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Review ARTICLE

Front. Microbiol., 21 December 2017 | https://doi.org/10.3389/fmicb.2017.02602

Port d’Entrée for Respiratory Infections – Does the Influenza A Virus Pave the Way for Bacteria?

Nikolai Siemens1,2*, Sonja Oehmcke-Hecht3, Thomas C. Mettenleiter4, Bernd Kreikemeyer3, Peter Valentin-Weigand5 and Sven Hammerschmidt1
  • 1Department of Molecular Genetics and Infection Biology, Interfaculty Institute for Genetics and Functional Genomics, University of Greifswald, Greifswald, Germany
  • 2Center for Infectious Medicine, Karolinska Institutet, Karolinska University Hospital, Stockholm, Sweden
  • 3Institute of Medical Microbiology, Virology and Hygiene, University Medicine Rostock, Rostock, Germany
  • 4Institute of Molecular Virology and Cell Biology, Friedrich-Loeffler-Institute, Federal Research Institute for Animal Health, Greifswald-Insel Riems, Germany
  • 5Center for Infection Medicine, Institute for Microbiology, University of Veterinary Medicine Hannover, Hannover, Germany

Bacterial and viral co-infections of the respiratory tract are life-threatening and present a global burden to the global community. Staphylococcus aureus, Streptococcus pneumoniae, and Streptococcus pyogenes are frequent colonizers of the upper respiratory tract. Imbalances through acquisition of seasonal viruses, e.g., Influenza A virus, can lead to bacterial dissemination to the lower respiratory tract, which in turn can result in severe pneumonia. In this review, we summarize the current knowledge about bacterial and viral co-infections of the respiratory tract and focus on potential experimental models suitable for mimicking this disease. Transmission of IAV and pneumonia is mainly modeled by mouse infection. Few studies utilizing ferrets, rats, guinea pigs, rabbits, and non-human primates are also available. The knowledge gained from these studies led to important discoveries and advances in understanding these infectious diseases. Nevertheless, mouse and other infection models have limitations, especially in translation of the discoveries to humans. Here, we suggest the use of human engineered lung tissue, human ex vivo lung tissue, and porcine models to study respiratory co-infections, which might contribute to a greater translation of the results to humans and improve both, animal and human health.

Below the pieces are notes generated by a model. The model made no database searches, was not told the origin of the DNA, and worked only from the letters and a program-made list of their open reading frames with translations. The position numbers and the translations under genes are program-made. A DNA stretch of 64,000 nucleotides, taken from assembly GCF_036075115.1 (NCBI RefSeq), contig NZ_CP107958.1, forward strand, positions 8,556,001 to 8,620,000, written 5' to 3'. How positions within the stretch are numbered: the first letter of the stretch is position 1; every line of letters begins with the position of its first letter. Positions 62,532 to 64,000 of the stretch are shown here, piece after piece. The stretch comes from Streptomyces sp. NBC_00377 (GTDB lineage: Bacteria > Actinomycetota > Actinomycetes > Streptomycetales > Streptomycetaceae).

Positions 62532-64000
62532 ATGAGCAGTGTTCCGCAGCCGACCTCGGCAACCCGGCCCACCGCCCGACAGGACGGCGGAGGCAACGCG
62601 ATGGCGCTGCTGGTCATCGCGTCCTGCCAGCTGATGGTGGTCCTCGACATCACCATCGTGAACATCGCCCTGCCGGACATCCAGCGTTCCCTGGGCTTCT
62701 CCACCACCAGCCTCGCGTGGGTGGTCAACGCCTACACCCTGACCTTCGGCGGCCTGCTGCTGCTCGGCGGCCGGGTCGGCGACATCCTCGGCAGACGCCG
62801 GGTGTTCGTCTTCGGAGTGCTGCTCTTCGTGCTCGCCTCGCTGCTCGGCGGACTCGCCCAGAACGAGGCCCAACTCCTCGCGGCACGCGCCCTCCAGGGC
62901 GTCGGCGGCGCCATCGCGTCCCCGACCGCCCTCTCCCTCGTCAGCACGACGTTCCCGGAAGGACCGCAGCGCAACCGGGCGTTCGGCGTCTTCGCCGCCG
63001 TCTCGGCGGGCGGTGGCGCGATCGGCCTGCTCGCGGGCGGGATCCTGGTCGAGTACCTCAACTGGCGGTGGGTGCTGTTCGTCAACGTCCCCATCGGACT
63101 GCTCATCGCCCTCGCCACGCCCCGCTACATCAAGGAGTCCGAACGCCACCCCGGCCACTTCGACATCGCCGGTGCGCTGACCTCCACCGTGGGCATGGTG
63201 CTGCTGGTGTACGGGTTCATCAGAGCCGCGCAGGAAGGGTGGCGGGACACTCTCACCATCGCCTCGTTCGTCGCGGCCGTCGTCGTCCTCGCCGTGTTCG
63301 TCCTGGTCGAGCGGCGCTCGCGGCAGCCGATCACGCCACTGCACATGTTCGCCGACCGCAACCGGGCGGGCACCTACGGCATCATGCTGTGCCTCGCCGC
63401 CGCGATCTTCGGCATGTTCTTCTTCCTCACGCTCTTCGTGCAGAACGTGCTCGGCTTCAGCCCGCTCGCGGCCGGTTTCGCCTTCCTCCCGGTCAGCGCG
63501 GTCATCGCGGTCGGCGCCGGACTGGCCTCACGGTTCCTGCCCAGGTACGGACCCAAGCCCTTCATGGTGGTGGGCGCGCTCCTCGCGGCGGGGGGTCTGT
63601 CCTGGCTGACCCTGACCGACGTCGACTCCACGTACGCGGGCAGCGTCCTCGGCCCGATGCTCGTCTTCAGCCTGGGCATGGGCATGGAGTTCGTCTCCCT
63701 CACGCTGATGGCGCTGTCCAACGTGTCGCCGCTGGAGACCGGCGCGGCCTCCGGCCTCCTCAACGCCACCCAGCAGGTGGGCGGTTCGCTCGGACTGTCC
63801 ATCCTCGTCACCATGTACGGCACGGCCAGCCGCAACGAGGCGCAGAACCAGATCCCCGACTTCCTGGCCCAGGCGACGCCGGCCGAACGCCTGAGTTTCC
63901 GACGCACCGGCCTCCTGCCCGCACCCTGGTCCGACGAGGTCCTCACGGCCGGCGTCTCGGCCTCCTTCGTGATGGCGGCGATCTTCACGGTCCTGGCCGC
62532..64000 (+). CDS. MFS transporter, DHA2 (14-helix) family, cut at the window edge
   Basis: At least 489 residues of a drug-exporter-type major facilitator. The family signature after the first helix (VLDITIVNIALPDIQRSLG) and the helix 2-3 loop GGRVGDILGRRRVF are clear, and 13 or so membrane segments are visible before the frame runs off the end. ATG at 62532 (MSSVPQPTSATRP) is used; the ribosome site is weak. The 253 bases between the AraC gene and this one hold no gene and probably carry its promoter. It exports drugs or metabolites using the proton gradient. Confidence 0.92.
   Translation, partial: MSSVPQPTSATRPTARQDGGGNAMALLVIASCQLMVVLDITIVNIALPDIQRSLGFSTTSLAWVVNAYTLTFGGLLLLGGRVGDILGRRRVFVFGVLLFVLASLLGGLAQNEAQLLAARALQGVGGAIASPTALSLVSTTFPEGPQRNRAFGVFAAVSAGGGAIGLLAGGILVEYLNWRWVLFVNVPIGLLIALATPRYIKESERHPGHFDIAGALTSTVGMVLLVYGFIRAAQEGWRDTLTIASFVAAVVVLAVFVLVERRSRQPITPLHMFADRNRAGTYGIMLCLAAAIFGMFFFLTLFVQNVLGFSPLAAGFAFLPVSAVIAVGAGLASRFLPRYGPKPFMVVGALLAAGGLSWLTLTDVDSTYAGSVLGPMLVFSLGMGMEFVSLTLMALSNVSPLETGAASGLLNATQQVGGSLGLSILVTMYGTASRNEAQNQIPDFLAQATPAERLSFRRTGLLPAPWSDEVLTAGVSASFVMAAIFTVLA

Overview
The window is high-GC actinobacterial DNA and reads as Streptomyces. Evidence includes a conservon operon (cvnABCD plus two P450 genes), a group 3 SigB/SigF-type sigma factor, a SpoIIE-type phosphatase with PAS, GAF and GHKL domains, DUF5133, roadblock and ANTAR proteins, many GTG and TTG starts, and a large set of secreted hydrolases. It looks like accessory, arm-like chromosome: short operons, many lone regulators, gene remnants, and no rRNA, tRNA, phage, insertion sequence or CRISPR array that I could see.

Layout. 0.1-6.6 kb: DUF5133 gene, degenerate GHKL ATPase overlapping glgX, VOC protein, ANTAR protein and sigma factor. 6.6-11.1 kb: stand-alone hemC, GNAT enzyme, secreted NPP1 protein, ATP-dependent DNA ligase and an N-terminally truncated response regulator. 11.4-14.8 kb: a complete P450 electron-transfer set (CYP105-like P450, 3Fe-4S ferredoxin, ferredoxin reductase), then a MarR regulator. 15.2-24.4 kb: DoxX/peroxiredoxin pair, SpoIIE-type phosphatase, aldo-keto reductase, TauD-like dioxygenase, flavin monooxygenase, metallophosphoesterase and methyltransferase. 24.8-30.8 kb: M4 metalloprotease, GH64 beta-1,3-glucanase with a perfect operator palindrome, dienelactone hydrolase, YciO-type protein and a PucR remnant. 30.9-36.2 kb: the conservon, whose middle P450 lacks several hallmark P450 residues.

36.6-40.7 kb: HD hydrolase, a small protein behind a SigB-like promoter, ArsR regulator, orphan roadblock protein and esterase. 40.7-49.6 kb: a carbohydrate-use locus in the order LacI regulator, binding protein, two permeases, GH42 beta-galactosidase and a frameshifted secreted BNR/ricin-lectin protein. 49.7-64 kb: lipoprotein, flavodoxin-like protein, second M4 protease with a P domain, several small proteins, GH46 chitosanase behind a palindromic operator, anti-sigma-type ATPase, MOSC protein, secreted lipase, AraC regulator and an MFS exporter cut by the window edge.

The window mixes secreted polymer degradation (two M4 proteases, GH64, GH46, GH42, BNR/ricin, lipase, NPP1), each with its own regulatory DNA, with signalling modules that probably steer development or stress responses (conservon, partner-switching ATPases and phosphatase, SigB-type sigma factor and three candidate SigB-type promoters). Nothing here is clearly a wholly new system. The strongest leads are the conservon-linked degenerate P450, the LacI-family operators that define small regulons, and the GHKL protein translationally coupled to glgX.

Introduction

In recent years the human microbiota is more and more recognized to play a crucial role in pathogenesis of many diseases (Weinstock, 2012). The upper respiratory tract is a natural niche for potentially pathogenic bacteria embedded in commensal communities forming the nasopharyngeal microbiome. In particular, the microbial communities of the nasopharynx (Hilty et al., 2012) are associated with respiratory diseases, i.e., severe pneumonia, which are responsible for substantial mortality and morbidity in humans worldwide (Prina et al., 2016). The composition of the nasopharyngeal microbiome is highly dynamic (Biesbroek et al., 2014a,b,c) and many factors, including environmental and host factors, can affect microbial colonization (Koppen et al., 2015). Recent studies on neonates have shown that the respiratory microbiota develops from initially maternally transmitted mixed flora with predominance of Streptococcus viridans species to niche-specific bacterial profiles containing mostly Staphylococcus aureus at around 1 week of age (Bosch et al., 2016a). Between 2 weeks and 6 months after birth, the staphylococcal predominance declines and colonization with Streptococcus pneumoniae (pneumococci) as a predominant pathobiont emerges (Miller et al., 2011; Bosch et al., 2016a,b). The dynamic microbiome composition is guaranteed through the interplay between bacterial species, other microbes, and changing environmental conditions, as well as host–bacteria interactions (Blaser and Falkow, 2009). Most of the time, the microbiome and its interplay with the human host are believed to be beneficial for both (Pettigrew et al., 2008; Murphy et al., 2009). However, imbalances in microbial composition can lead to acquisition of new viral or bacterial species and invasion of potential pathogens, which in turn can become detrimental, especially in elderly people and children with an exhausted or immature immune system (Pettigrew et al., 2008; Blaser and Falkow, 2009; Murphy et al., 2009).